Any anti-gay laws enacted in US states after 29 June 2015 will be subject to a complete ban.
From the start of this year, California has banned state-sanctioned travel to US states that have enacted anti-gay laws since 29 June 2015.
Assembly Bill 1887, sponsored by Equality California and the National Center for Lesbian Rights, states: ‘California must take action to avoid supporting or financing discrimination against lesbian, gay, bisexual, and transgender people.’
The new law prohibits a state agency, department, board, or commission from requiring any state employees to travel to a state with laws discriminating against LGBTI people.
Currently, North Carolina, Mississippi, Tennessee, and Kansas all have anti-gay laws that either discriminate against LGBTI people directly, creates an exemption to anti-discrimination law or voids existing protection laws.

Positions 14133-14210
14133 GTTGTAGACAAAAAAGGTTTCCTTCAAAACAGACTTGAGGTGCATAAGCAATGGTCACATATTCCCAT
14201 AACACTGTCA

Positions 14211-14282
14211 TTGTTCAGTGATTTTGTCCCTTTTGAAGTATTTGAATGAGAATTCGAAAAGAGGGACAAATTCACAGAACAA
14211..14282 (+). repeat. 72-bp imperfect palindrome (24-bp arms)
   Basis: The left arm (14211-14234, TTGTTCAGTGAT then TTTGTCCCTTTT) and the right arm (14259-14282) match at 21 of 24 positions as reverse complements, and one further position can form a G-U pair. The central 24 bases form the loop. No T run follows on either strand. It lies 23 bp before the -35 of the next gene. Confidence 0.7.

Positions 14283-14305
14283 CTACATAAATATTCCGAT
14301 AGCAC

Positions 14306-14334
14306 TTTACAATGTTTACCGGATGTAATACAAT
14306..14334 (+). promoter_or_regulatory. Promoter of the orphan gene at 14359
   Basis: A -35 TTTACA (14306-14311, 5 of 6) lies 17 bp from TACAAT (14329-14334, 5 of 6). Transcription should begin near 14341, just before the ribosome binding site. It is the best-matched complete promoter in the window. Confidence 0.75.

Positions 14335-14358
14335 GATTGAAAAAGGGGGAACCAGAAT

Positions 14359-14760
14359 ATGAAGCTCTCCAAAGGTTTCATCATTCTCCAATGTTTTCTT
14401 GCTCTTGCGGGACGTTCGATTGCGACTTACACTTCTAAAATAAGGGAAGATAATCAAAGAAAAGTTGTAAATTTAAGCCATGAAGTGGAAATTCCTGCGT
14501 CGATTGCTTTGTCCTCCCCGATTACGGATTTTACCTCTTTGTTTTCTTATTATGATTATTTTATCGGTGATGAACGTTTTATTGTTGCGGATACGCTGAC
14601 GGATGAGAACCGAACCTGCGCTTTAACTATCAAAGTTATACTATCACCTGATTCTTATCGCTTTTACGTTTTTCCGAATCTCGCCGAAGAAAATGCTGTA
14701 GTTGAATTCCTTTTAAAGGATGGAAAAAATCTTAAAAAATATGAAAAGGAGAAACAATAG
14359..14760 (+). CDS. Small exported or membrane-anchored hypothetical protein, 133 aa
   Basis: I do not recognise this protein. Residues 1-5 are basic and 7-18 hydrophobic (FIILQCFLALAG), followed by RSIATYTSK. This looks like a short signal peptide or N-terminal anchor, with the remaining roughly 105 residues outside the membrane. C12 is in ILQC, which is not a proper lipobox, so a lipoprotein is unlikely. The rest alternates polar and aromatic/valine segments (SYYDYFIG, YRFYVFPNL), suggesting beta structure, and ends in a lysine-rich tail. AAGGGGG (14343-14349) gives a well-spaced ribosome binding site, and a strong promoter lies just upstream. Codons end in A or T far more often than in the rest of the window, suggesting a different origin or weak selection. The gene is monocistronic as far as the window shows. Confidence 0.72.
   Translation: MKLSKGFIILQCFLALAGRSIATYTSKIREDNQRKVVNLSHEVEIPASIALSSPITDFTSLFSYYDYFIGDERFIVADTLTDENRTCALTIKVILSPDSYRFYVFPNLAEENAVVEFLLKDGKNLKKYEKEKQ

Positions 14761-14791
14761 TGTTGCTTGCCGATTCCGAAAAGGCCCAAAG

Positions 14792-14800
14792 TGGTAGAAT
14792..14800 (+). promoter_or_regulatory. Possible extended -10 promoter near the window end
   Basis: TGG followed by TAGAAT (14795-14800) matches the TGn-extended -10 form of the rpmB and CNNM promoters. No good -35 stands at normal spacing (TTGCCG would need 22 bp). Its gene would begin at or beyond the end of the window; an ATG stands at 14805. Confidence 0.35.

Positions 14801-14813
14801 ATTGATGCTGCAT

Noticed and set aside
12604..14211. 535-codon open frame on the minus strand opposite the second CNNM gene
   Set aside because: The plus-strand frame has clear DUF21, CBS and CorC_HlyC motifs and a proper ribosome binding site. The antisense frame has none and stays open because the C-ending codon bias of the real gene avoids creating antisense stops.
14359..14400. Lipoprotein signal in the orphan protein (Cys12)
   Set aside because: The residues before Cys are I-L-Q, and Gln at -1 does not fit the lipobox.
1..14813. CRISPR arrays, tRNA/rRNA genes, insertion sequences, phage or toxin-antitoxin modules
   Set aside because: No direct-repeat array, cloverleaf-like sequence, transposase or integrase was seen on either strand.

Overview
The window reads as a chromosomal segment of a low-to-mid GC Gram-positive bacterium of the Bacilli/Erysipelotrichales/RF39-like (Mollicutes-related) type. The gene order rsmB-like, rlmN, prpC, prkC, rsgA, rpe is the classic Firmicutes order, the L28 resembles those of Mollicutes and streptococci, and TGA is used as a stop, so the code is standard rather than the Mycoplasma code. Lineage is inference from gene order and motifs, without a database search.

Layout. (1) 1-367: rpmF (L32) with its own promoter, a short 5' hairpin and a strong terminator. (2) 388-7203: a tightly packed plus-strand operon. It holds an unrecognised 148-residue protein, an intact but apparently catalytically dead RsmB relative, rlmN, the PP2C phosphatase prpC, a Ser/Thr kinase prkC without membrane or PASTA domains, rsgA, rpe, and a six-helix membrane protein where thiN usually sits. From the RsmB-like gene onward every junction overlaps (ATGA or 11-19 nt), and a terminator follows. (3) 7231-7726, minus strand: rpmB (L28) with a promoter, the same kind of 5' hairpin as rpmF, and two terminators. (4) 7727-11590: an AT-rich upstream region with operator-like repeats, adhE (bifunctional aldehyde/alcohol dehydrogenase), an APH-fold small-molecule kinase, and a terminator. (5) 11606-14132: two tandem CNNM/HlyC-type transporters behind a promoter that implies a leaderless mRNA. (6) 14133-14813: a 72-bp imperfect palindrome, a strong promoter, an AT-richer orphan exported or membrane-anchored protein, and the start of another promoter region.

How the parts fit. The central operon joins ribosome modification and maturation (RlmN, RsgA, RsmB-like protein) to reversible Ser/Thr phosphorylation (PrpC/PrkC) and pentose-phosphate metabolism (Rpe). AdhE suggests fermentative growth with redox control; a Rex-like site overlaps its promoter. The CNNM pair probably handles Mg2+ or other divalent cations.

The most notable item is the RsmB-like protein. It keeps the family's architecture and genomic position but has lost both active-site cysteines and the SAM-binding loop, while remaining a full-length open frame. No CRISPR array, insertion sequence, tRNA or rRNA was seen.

Assembly member Evan Low authored the legislation: ‘California has said clearly, our taxpayer dollars will not help fund bigotry and hatred.’
‘If other states try and pass similar laws, we will work to stop them.
‘Our zero-tolerance policy says there is no room for discrimination of any kind in California, and AB 1887 ensures that discrimination will not be tolerated beyond our borders,’ he said.
This move is a direct nod to North Carolina’s infamous HB2 ‘bathroom bill’, which was unsuccessful repealed at the end of last year.
North Carolina’s Governor-Elect, Roy Cooper, said: ‘we know that this is costing us and we’ve got to fix it.’
‘We want people of all kinds to be here.
‘We’re open for business and I’m going to keep working very hard to get this repealed,’ Cooper said.